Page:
WW2 leather flight gear
Posted 03 February 2009 - 12:20 PM
Posted 03 February 2009 - 12:53 PM
Posted 04 February 2009 - 02:07 AM
I think that doing boots is really quite different than working with and preserving vintage leather items that are more than half-a-century old. There are some good articles online about leather preservation and the general rule seems to be to not do anything unless absolutely necessary. There is a good article directly related to military leather: http://www.garciaavi...m/conserve.html -
Thanks FS, seems I am not going to mess with them at all! Ill just keep them out of direct sunlight or any UV. Thanks again, great article.
Posted 04 February 2009 - 04:55 PM
I am not going to mess with them at all! Ill just keep them out of direct sunlight or any UV.
http://www.usmilitar...tyle_emoticons/default/thumbsup.gif http://www.usmilitar...tyle_emoticons/default/thumbsup.gif http://www.usmilitar...tyle_emoticons/default/thumbsup.gif
Posted 04 February 2009 - 10:34 PM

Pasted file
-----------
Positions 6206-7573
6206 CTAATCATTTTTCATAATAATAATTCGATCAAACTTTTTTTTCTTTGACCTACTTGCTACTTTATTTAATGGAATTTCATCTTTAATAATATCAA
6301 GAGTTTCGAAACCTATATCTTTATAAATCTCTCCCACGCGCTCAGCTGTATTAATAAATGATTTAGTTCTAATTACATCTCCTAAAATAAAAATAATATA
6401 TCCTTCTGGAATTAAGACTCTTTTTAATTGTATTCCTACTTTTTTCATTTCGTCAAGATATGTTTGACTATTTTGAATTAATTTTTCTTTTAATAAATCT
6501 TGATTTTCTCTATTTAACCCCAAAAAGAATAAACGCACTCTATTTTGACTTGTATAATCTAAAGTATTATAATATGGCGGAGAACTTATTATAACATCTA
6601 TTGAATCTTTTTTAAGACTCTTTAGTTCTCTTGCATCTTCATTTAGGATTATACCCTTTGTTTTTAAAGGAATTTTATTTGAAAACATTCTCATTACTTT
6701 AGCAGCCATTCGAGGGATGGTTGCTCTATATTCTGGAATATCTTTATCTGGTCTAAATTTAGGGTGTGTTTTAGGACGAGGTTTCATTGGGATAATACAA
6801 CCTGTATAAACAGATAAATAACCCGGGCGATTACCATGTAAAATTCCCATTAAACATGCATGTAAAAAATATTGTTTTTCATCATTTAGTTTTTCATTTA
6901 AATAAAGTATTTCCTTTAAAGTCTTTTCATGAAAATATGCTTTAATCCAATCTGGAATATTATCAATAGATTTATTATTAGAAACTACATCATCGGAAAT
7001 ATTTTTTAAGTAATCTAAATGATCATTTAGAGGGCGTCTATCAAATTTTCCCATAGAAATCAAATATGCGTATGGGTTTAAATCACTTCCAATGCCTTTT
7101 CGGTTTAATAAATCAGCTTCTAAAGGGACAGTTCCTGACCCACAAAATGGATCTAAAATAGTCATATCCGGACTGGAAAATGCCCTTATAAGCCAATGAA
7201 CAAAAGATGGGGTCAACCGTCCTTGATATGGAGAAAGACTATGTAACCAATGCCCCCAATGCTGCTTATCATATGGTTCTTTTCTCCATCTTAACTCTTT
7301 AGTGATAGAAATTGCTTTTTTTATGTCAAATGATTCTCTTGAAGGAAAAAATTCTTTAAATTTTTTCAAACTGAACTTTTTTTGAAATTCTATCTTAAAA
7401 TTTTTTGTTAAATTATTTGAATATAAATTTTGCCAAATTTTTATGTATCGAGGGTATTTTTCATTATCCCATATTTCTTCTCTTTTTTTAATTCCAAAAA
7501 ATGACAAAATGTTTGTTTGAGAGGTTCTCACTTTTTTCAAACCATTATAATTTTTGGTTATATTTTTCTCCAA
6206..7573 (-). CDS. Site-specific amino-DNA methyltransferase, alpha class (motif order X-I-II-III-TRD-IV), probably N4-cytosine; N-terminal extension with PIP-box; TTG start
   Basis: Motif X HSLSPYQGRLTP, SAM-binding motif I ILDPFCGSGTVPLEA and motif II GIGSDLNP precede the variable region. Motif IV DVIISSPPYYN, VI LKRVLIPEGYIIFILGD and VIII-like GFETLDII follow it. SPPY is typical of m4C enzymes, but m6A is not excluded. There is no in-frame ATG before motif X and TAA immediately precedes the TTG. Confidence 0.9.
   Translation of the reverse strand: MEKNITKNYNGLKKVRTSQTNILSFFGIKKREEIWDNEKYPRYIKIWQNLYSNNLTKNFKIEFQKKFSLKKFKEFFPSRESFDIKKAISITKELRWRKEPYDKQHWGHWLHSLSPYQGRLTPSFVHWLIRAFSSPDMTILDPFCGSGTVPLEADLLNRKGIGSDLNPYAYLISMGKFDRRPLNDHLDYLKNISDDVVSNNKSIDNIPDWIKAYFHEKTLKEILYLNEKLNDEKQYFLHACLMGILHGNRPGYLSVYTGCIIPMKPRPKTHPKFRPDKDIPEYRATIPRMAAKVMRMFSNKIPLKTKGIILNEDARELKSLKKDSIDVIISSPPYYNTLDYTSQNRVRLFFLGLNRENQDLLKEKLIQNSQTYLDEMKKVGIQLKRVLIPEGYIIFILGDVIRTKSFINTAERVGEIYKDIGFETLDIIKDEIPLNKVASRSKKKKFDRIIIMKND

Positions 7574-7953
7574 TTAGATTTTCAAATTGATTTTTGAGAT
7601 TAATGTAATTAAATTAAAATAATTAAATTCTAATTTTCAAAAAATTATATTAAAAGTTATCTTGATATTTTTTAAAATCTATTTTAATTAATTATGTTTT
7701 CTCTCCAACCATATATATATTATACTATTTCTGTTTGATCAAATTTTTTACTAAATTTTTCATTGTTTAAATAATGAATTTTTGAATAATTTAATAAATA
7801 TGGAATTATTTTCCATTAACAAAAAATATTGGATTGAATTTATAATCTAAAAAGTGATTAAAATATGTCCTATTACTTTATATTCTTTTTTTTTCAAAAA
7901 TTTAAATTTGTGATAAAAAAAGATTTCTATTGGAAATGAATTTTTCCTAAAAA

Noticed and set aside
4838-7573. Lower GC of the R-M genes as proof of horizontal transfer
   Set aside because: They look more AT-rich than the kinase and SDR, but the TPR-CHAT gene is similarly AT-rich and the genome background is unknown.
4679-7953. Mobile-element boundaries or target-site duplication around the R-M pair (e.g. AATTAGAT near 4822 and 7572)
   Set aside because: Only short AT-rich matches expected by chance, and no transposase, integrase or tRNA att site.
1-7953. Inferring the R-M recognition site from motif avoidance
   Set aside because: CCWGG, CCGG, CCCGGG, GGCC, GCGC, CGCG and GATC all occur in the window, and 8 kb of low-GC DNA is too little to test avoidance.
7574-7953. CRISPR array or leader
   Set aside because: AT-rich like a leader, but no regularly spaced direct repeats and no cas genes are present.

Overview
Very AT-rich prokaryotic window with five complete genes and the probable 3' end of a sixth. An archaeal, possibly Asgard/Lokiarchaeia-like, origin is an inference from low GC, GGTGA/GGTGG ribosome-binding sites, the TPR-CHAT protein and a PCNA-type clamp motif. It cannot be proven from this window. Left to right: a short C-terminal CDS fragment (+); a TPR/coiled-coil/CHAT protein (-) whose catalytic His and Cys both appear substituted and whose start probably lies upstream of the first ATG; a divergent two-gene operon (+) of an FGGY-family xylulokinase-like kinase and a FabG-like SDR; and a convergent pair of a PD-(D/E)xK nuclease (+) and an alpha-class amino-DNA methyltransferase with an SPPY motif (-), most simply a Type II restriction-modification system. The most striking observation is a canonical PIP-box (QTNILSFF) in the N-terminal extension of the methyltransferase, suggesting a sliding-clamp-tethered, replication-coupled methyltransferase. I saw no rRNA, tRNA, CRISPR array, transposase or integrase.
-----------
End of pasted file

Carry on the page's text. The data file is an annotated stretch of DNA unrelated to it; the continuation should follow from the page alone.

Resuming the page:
I am also stareing at a vintage flight suit. It sits and collects dust on a manaquin. I would suggest first vacuming with a fine brush on the end of the hose. Or use a fine brush and a slight amount of compressed air to get the dust and dirt off.
So far, I am not convinced of what treatment if any to put on a flight suit.
Posted 08 February 2009 - 09:32 AM
brown and orange bottles, follow the instructions on the bottles very carefully and text before you treat whole pieces. A friend who has
done museum restoration in the past swears by dilligently applied Lexol for leather. He says that neatsfoot oil and saddle soap can do
more harm than good in causing dryrot in stitching and reacting with some leather processes.
Edit to add: If a treatment becomes necessary-I heartily agree with the other posters who are endorsing the keep out of the sunlight and
handle as little as possible idea.
Edited by RTS, 08 February 2009 - 09:33 AM.
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